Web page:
This resource has been created in collaboration with Prash Naik (Legal Counsel), First Option Safety Consultants, the Directors UK Factual Working Group and the Directors UK Pay and Working Conditions Committee. See Contributors section for more information.

Download Working Under COVID: Advice for Factual Directors


Factual directing

As mentioned above, the industry has already worked collaboratively on two pieces of high-level production guidance (see Useful Resources section). However, both of these documents are largely focused on film and drama and we therefore recognise that factual directors are in particular need of additional support.

While our resource is relevant to directors working in all genres, we have put a specific emphasis on the framework of factual directing. Factual directors often have to take on a lot of the responsibility themselves for ensuring that their production is COVID-safe; they work in less controlled environments (which therefore have higher COVID-related risks), with non-professional contributors and with smaller production teams.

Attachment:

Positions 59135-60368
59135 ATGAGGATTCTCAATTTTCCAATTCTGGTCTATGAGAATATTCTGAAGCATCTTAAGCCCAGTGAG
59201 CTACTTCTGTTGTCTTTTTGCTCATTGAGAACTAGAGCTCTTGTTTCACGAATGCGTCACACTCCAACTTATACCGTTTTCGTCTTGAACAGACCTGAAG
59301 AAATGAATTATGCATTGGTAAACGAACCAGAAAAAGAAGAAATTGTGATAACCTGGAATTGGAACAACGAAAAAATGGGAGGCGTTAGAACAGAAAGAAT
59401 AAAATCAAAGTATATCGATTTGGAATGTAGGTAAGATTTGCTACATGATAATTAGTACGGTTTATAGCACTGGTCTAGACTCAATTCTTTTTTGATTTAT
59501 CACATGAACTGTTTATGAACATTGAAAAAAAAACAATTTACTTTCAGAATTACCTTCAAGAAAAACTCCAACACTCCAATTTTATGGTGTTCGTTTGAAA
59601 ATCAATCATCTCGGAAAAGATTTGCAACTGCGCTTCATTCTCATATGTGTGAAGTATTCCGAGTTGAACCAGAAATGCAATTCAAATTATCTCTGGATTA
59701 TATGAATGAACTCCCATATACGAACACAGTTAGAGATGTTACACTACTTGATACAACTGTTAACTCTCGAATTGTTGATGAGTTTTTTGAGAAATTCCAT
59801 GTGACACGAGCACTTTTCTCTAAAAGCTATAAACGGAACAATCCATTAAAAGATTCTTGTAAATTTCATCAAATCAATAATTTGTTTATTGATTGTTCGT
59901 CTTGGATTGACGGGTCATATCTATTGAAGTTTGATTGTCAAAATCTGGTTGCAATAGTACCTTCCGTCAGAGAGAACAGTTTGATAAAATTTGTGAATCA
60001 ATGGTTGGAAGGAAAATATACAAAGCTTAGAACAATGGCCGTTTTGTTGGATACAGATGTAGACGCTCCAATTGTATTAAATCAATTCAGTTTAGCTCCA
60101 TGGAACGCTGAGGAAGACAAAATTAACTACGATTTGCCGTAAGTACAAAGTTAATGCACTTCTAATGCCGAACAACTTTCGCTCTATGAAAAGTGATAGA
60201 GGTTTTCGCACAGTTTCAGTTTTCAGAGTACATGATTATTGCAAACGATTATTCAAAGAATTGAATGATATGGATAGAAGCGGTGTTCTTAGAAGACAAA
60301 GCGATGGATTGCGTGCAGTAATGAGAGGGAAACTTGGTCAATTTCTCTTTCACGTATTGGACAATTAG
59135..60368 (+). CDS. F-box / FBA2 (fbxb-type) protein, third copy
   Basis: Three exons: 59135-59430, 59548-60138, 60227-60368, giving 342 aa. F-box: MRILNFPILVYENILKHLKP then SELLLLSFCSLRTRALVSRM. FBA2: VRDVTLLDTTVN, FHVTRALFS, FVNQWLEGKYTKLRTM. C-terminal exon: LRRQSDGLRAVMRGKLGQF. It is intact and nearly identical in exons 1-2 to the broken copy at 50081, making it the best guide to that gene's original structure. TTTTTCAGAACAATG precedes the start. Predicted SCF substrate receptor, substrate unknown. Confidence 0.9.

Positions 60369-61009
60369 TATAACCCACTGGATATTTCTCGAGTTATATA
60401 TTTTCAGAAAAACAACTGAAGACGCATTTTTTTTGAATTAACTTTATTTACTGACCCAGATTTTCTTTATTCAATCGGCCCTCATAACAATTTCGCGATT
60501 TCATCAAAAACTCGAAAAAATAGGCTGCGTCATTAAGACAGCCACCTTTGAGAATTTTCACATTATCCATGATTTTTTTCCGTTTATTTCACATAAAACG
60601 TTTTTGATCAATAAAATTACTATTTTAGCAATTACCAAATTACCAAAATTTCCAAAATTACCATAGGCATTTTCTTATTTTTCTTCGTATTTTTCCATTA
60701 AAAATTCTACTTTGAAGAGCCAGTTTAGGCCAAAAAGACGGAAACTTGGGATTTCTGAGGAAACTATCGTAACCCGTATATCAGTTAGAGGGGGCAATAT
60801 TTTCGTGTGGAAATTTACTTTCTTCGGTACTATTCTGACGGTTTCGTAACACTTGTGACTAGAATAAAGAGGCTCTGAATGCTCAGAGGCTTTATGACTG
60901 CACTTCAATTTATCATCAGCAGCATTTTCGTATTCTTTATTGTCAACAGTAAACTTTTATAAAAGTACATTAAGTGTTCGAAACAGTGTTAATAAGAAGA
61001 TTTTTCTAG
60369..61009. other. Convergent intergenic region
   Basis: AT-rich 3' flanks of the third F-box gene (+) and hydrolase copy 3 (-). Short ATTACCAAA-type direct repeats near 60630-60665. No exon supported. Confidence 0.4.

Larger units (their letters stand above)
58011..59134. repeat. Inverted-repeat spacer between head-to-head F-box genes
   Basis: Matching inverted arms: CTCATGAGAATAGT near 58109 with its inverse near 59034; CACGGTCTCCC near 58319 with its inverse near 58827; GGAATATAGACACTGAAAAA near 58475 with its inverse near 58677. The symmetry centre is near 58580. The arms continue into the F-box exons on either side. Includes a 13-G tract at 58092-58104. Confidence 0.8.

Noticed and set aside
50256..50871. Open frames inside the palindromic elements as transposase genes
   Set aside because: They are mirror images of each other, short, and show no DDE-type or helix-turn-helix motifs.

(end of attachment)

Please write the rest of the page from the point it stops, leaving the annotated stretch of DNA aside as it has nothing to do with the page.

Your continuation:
There are several key points that emerge within our resource, all of which adhere to existing good practice stipulations for factual directing:

  • Avoid lone working
  • Ensure that reasonable working hours are maintained
  • Establish clear lines of responsibility throughout every stage of the project and its production

These stipulations have always been important, even in non-COVID times, but are now critical within the current circumstances. Adhering to these key practices will help decrease further risks across a production.

Download Working Under COVID: Advice for Factual Directors


Key considerations

There are several overarching considerations that underpin all the thinking points and advice that feature in our resource:

  • COVID-19 is a potentially deadly virus that raises significant safety issues for all directors. This must be borne in mind at all times. The infectious nature of the virus means that we each have a responsibility not only to ourselves but to our families, friends, colleagues, contributors and the wider community to ensure that we act responsibly and do not place ourselves or others at risk of harm.
  • It is not possible to remove all risk of infection. It is important to understand that the nature of the virus is such that, at this time, it is not possible to remove all risk. Current government and industry guidelines are designed to minimise the risk of infection but they cannot remove the risk altogether.